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9/11 Never Forget.


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#1 Alan Greenspan   Banned   -  Reputation: -6

Posted 11 September 2012 - 12:39 AM

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#2 slayemin   Members   -  Reputation: 2912

Posted 11 September 2012 - 05:38 AM

The reality is, we WILL eventually forget. As far as catastrophes go, 9/11 is small potatoes (when you count lives lost, levels of destruction, mayhem, etc).
What happened? Two airplanes flew into the world trade center buildings, one crashed into the pentagon, and one crashed into a field. Overall, ~3,500 lives were lost. It's a tragedy, without a doubt, due to the preventable loss of human life. Yet, the firebombings of Dresden, Tokyo, and a swath of other cities killing hundreds of thousands and leveling ALL infrastructure barely registers a reaction. Equally disasterous to the firebombings is the more salient nuclear bombings of Hiroshima and Nagasaki, which pretty much had the same effects as the fire bombings but was instantaneous and more psychologically shocking. Or perhaps, we should also never forget the millions of people purged at the hands of Stalin, or the hundreds of thousands of Kurds gassed at the hands of Saddam Hussein and his chemical weapons. Right NOW, thousands of people are dying in Syria, neighborhoods are being shelled every day, and homes are being destroyed. It's already more catastrophic than 9/11/2001, yet the depressing response is "meh... it's in the middle east with a bunch of crazy hotheads.". Why choose 9/11/2001 as a day to remember due to the catastrophe when there are so many catastrophes more worthy of remembering? Perhaps, it's the recent proximity in history? Or maybe it's not as psychologically routine like regular bombings or an ongoing war? Whatever the case, I hope to GOD that it isn't due to some sense of American exceptionalism, where we think American life and property is orders of magnitude more valuable than other life and property. Human life is human life, regardless of nationality or citizenship status (an invading fleet of extraterrestrials wouldn't make any distinction between one person or another).

Anyways, as far as the disaster is concerned, we will eventually forget it based off of historical trends.
The japanese surprise attack on pearl harbor is the closest historically similar event to 9/11/2001. How fresh is that wound? Do we take a moment of solemn silence and reflect on that every December 7th, or do we say "meh..."? Or how about the sinking of the USS Maine in Havana harbor, which cued the headline "Remember the Maine!"? Do we remember the Maine like we're asked to? We eventually shrug our shoulders and carry on. We have to, because otherwise we'd be inundated with disasters to remember and little would get done. The world is a cold, hard place where it is completely unconcerned about the affairs of people. It'll keep spinning on its axis passing its days whether we're here or not, whether we're butchering each other or not, or holding hands and singing kumbayah or not.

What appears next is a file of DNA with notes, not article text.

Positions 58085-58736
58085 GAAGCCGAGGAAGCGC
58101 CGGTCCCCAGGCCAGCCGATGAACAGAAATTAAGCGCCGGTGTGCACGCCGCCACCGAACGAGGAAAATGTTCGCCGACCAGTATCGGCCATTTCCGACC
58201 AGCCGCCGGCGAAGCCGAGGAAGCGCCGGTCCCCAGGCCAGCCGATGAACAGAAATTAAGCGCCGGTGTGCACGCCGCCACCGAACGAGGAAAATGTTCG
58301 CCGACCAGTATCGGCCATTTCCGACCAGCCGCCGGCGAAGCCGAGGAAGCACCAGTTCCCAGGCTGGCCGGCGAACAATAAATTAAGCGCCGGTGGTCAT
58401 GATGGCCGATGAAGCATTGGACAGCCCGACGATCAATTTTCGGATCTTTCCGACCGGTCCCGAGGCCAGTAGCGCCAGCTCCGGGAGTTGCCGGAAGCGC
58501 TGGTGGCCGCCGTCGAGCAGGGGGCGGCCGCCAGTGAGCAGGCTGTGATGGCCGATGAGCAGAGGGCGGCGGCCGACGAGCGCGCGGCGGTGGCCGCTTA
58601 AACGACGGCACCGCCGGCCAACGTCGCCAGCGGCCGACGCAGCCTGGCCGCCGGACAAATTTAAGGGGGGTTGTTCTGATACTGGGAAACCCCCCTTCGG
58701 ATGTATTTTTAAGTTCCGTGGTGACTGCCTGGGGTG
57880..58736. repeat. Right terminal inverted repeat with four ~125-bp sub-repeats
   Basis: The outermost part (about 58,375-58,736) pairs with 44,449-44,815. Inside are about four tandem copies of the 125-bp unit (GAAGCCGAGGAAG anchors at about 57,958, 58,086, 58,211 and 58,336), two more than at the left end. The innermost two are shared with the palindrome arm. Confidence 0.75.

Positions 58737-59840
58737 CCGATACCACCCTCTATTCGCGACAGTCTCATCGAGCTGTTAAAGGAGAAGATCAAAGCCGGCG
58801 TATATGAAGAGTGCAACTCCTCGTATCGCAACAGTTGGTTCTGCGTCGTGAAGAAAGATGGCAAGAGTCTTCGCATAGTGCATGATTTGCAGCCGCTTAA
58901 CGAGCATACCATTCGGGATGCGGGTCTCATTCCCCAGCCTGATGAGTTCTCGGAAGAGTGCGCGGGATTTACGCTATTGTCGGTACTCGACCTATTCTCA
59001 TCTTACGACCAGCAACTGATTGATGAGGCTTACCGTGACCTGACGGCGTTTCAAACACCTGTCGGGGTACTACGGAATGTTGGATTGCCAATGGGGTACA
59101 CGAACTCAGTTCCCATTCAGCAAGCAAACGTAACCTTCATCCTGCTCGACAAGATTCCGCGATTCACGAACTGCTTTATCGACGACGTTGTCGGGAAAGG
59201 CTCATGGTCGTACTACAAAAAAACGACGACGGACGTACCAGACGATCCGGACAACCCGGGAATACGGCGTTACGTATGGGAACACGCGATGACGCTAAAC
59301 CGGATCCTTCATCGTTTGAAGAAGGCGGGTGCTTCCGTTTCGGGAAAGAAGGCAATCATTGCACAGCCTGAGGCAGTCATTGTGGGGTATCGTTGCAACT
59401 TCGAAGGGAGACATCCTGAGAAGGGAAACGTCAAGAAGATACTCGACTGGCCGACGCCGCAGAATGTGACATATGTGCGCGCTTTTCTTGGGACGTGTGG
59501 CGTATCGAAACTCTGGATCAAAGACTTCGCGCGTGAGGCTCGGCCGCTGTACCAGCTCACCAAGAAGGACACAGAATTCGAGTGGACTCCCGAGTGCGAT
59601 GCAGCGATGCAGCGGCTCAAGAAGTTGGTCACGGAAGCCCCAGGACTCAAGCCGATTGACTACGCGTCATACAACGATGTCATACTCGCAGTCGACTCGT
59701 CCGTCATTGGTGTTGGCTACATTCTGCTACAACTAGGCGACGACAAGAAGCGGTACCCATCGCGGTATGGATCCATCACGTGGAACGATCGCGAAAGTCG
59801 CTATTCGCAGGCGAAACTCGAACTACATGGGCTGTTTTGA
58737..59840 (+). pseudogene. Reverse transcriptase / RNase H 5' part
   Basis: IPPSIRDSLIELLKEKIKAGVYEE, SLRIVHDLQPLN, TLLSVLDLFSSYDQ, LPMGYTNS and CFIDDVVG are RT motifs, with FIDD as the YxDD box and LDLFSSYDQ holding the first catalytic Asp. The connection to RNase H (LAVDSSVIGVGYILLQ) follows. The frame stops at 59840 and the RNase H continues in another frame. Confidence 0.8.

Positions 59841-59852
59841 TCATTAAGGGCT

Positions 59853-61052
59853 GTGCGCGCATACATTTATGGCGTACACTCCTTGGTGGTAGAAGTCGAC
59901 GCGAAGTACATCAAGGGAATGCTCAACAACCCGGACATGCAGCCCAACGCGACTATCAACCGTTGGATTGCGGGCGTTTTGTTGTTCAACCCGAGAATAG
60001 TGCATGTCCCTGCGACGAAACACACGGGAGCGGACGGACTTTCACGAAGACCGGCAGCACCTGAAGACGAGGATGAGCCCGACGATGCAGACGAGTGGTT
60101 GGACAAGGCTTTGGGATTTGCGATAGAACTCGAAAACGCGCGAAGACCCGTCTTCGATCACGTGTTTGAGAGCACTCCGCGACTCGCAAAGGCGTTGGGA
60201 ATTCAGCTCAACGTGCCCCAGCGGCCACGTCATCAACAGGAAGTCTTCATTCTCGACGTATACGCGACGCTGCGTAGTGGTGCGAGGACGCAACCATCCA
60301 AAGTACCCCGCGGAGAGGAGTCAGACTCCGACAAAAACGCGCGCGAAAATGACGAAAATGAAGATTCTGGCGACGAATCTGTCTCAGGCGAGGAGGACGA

The bottom line is that we will forget 9/11/2001 as it too eventually sinks into the oblivion of distant history in the back pages of a book, eventually dwarfed by fresher and more shocking disasters to come.

Eric Nevala

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#3 slicer4ever   Crossbones+   -  Reputation: 3986

Posted 11 September 2012 - 06:00 AM

+1 to slayemin, it's a tragedy, but pales in comparison to some of the horror's throughout history, that barely get a page in a history book.

edit: also, don't understand why the picture has a "Imagine no religion" text over it.
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#4 Hodgman   Moderators   -  Reputation: 31920

Posted 11 September 2012 - 06:03 AM

It's quite likely that the OP is just trolling to try and start a religion vs atheism flame war. I trust no one is going to bite...
If you look through his posting history, it's a borderline troll account.

The bottom line is that we will forget 9/11/2001 as it too eventually sinks into the oblivion of distant history in the back pages of a book, eventually dwarfed by fresher and more shocking disasters to come.

Yes it will become insignificant compared to other disasters (and already is insignificant compared to the million Iraqi dead from '90-today), but will go down in history as the same kind of political event as the Reichstag fire -- there's been plenty of fires since, and it wasn't even that big of a fire at the time, but still it remains in the history books because it resulted in the loss of civil liberties, the granting of never-ending emergency powers, and eventually propelled a country into war.